As much as I think these conversations may point to the productive (and conversely disjointed) space between the work and intention of the artist and the project of the curator, it’s a complication I appreciate,  this creation of a constellation of independent stars (both object and idea) with multiple possible links between them.

See this show. The installation of Watkins series of black on black drawings is stunning. And the trip up the stairs is worth it for the work of Saxon-Hill and Kennedy alone. Through January 30.

What is Practice Based Criticism, by Max Winter begins:

I have been looking at a certain cup for many days
The cup has revealed little of itself, in fact nothing
The cup cannot be blamed, I have asked nothing of it
If asked myself, then, I could say little about the cup
It is white, it is large, yesterday it contained, today nothing
It is not animate, it moves when I move it
It is mine, no one owned it before me,
and I will not relinquish it until it is broken
All I can say of the cup is what I have inscribed upon it
in my self-serving yet also cup-serving manner…

I recently attended a dinner Storm Tharp and Sarah Miller Meigs hosted at the Lumber Room in conjunction with Reader on a Black Background, an exhibition curated by Tharp from the collection of Miller Meigs. The conversation at dinner, spurred by an essay, “Equivalence,” by Tharp was meant to get at the question of when you strip everything else away—what you know, what you think you’re supposed to think when you look at art, what’s left? So Winter’s musing on looking and reacting that I stumbled upon was very timely.


Storm Tharp. The Decorator, 2010 ink, gouache, colored pencil, charcoal and gold leaf on paper 57.5" x 85". image via


“When you look at the art object — what do you recognize? What does it say? Or rather, what do you say to yourself? Can you explain what you say to yourself? Are there words?”

Storm Tharp, “Equivalence”

I think I may use this metaphor too often. But maybe only in my own head. I imagine one of those faceted spheres, the crystal prism that hangs from the rearview mirror. It does two things. One, it fractures light that enters it into the thousand tiny rainbows it brightly projects like a disco ball. And, if you look closely into it, you can see little aspects of what it sees, the kaleidoscope of the real.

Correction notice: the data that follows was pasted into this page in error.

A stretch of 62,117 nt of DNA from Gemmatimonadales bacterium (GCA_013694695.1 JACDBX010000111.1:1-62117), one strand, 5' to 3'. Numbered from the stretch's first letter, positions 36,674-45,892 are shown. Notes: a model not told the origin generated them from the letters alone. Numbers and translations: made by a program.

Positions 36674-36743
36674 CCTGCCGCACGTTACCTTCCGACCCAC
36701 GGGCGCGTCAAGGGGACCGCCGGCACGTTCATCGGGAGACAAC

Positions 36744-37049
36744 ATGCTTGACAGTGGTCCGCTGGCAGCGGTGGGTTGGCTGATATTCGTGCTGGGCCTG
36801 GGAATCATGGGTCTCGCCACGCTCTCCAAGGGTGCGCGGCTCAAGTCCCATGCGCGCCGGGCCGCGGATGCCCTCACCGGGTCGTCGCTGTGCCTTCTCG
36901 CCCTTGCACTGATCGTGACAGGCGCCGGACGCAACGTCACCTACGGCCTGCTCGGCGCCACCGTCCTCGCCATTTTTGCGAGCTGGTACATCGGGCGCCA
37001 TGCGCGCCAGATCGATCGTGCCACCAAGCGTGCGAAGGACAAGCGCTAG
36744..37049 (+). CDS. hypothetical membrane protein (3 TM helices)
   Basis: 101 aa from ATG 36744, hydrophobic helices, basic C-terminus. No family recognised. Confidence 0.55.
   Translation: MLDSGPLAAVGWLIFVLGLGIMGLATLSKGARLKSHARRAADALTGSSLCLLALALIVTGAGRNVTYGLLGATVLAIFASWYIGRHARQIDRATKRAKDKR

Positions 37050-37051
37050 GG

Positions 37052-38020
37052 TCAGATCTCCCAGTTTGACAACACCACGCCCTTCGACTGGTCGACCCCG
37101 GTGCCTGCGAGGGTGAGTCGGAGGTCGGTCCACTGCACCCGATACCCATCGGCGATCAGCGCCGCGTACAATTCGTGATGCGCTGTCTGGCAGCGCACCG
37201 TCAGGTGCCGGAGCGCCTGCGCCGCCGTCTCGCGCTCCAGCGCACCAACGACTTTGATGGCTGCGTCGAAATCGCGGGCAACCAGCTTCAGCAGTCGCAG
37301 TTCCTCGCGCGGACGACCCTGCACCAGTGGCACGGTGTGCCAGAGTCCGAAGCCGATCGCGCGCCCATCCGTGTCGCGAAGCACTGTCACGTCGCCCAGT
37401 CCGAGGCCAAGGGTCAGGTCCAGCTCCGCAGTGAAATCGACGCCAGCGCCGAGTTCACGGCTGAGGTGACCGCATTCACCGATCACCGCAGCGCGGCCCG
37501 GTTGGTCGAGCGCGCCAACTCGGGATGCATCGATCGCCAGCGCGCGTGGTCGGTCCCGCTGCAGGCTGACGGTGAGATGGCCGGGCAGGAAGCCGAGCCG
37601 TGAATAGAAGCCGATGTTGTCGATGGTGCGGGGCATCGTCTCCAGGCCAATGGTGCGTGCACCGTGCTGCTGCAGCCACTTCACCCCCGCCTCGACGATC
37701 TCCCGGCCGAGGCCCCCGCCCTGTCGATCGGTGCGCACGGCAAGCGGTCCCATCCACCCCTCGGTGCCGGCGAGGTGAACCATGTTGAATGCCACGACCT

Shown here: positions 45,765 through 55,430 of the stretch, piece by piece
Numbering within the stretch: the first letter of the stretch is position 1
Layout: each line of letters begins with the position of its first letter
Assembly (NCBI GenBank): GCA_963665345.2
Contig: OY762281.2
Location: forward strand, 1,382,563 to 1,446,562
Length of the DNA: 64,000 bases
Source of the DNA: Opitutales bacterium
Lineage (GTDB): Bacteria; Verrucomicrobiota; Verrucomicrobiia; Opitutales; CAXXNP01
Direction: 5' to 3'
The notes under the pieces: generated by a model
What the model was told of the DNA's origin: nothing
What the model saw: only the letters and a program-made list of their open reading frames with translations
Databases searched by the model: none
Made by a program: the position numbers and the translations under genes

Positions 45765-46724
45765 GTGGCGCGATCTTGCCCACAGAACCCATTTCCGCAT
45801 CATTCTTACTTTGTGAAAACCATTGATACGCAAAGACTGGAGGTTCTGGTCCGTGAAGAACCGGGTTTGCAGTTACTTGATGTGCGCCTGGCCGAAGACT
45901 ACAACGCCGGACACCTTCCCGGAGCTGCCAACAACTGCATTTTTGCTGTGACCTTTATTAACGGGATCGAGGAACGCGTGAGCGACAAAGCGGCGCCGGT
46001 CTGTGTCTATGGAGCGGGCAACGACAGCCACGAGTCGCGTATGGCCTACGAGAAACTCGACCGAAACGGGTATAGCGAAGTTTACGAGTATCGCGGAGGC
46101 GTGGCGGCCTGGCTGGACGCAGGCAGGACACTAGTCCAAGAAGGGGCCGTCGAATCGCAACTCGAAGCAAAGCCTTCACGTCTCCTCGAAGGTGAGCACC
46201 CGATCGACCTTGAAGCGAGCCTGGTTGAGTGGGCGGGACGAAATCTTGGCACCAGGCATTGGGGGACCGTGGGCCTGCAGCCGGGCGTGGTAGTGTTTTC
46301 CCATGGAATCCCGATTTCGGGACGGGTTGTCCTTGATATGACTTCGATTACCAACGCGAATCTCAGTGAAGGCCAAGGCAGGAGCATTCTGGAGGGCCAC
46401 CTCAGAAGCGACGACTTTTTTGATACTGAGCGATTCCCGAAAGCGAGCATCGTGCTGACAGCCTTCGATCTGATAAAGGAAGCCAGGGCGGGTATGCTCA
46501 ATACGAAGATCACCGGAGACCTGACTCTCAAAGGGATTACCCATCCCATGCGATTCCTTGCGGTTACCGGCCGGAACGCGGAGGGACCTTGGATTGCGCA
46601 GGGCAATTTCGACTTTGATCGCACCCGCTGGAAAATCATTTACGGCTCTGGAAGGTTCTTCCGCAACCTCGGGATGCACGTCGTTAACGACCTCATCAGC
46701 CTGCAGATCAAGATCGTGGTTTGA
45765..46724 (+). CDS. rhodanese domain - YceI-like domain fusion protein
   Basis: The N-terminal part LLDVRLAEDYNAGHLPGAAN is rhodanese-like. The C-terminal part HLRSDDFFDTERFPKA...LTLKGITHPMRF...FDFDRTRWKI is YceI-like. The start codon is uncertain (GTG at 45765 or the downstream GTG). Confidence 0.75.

This fracturing mirrors the individual nature of the experience of art. But I want you to think of the light source. Simply, very simply, the light that enters the crystal mind is the retinal information about the work the viewer sees. But you know and I know it’s not that simple. Rather the light is the seen, the light is the web of things we have felt and known and think about those things. All of it enters the prism and is fractured into a million rainbows. My job then as well as my way of seeing and experiencing art is to capture some of those rainbows and put them in words. For me, writing is a way of thinking through. It is a way of looking, understanding, making meaning. I will write the retinal then cross my mind’s eye and see again allowing in all of the associations and questions that arise, the little aspects of the real.

One thing I will note about the cup
is that it acts upon you – MW

Storm asked what we recognize when we look at art. It’s only by checking what we see against what we’ve seen or know that we can recognize. And he asked, “What does it say?” And I suspect that what he wanted to get at is what does it say when one quiets one’s mind and allows oneself to see in an unmediated fashion.  But that’s just the beginning.

 It is almost as if you had a “thing” for the cup,
as if you didn’t feel quite yourself in its presence
Which is acceptable, in the main
because what we learn through talking about the cup, through writing about it,
through living with the cup in its exquisite plainness,
is that all things said about it are all right,
fine for now, fine perhaps for eternity
provided the right readers are awake – MW